Maritime Industry Contributes £116bn To UK Economy

A new report, commissioned by Maritime UK, has found that the maritime industry contributed £116bn to the UK economy in 2019. Hellenic News reports that The Centre for Economics and Business Research (CEBR) published its findings on behalf of the umbrella body for the UK’s maritime sector.

The economic analysis took into account all of the major industries within the sector, including shipping, which generated the highest turnover of £49m. Marine engineering and science contributed over £34bn, while maritime business services contributed £13.7bn, and ports contributed £10bn.

In addition to the contribution to the economy, the industry supported over 1 million jobs in 2019, with an average salary which was 30% higher than the UK national average. The sector has grown by 35% since 2010, and is bouncing back strongly from the impact of the pandemic, with further predicted growth of 16% by 2025.

Sarah Kenny OBE, Maritime UK chair, said: “As an island nation, maritime surrounds all of us, and its impact is felt in every community across the UK. We saw that during the pandemic, through the provision of vital supplies, and we are seeing it now as we bounce back. With maritime driving the net zero agenda and providing skilled jobs in all corners of the country.”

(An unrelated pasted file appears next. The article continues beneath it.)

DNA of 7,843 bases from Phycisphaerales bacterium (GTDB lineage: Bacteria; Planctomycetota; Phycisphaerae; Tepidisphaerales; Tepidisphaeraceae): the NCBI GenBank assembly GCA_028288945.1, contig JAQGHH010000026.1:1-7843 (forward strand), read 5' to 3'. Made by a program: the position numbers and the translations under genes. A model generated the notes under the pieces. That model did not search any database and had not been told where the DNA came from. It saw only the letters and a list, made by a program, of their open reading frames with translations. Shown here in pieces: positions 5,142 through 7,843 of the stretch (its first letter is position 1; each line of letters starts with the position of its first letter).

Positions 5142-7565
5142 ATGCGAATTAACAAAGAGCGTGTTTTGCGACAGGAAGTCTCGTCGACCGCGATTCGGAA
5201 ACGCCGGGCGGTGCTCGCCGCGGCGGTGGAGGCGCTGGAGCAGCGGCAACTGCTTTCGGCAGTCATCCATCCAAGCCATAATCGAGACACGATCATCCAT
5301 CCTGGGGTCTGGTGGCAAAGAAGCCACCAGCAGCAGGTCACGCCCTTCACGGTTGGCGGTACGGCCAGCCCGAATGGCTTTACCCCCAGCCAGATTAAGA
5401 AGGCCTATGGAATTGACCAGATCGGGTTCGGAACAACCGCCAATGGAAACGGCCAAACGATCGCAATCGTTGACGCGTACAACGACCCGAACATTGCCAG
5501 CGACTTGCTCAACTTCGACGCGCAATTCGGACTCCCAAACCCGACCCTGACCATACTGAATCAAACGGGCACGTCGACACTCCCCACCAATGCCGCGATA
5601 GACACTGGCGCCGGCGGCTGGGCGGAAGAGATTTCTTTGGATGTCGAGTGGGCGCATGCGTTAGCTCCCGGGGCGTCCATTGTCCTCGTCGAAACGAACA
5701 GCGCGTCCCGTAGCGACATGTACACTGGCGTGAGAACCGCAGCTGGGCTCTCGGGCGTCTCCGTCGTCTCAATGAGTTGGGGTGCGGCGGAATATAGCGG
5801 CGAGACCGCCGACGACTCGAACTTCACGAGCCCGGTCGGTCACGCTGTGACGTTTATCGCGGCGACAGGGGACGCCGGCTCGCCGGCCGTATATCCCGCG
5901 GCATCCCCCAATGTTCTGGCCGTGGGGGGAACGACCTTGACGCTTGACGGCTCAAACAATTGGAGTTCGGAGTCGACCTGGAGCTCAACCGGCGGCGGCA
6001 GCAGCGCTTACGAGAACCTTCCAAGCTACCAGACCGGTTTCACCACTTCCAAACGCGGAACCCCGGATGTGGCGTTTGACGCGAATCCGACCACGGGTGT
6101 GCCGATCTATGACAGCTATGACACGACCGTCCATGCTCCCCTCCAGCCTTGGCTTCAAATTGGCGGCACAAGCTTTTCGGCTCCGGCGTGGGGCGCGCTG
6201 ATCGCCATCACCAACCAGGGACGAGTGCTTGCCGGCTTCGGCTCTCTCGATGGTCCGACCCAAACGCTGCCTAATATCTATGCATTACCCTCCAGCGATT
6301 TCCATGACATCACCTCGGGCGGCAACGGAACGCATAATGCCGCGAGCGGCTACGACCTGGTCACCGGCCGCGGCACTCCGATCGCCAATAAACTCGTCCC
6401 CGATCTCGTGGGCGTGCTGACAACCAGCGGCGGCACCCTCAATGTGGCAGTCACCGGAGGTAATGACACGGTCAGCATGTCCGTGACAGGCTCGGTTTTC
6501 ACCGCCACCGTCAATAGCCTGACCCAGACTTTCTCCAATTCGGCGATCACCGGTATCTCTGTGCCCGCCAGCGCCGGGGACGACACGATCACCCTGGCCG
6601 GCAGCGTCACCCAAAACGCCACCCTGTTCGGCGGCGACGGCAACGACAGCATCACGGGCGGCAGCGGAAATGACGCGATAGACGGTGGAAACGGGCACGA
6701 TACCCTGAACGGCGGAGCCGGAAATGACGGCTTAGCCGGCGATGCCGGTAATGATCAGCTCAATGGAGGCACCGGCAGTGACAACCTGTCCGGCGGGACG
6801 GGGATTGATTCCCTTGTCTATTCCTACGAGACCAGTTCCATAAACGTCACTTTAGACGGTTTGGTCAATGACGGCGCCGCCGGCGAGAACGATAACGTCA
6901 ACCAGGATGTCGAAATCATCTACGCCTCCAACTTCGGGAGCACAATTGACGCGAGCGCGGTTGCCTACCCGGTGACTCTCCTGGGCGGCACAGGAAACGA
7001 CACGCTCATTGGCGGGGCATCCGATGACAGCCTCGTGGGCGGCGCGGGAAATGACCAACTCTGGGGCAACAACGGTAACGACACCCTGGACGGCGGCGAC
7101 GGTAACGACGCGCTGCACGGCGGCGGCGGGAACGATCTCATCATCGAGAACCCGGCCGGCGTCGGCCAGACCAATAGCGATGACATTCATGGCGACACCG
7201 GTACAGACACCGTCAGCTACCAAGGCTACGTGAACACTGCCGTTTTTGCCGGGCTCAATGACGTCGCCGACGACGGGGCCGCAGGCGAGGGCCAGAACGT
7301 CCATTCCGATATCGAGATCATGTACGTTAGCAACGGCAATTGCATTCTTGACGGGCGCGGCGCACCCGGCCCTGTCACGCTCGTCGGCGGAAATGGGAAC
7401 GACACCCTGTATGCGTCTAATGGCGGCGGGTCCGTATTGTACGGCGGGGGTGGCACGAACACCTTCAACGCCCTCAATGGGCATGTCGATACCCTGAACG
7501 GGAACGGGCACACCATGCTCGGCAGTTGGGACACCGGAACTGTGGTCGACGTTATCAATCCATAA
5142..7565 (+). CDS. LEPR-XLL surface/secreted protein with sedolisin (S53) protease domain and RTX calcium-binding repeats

Robert Courts MP, Maritime Minister, said: “Maritime is vital to the UK’s economy and to levelling up the country as a whole. Its role was made even clearer during the pandemic and this report serves to underline that contribution.”

He added: “I am incredibly proud of our industry and through our joint vision for the future, Clean Maritime Plan and Maritime 2050, we will work together to continue building a sector which benefits all.”

Meanwhile, the Maritime Skills Commission has launched a new Skills for Green Jobs paper. The green economy is presenting growing opportunities within the maritime sector, in areas including ports, shipping, leisure marine, engineering, and science. It is estimated that an additional 1.7 million jobs will be required in the next ten years.

Professor Graham Baldwin, Chair of the Maritime Skills Commission, said: “This position paper sets the Maritime Skills Commission on the path to ensuring that green jobs, and the skills required for them, can be properly understood in order for the workforce, both future and existing, to be skilled, reskilled and upskilled in order to transition to net zero.”

He added: “While this position paper sets out the Commission’s 7 key actions, we will ensure that the skills for green jobs agenda will underpin all activities rather than being a defined activity in its own right.”

The report acknowledges the need to attract new workers to the sector, and develop new skill sets, to keep up to date with the fast pace of technological change. It also recognises the need of both employers and training and qualification providers to meet the challenges that lie ahead, as the sector prepares to tackle carbon net zero targets.

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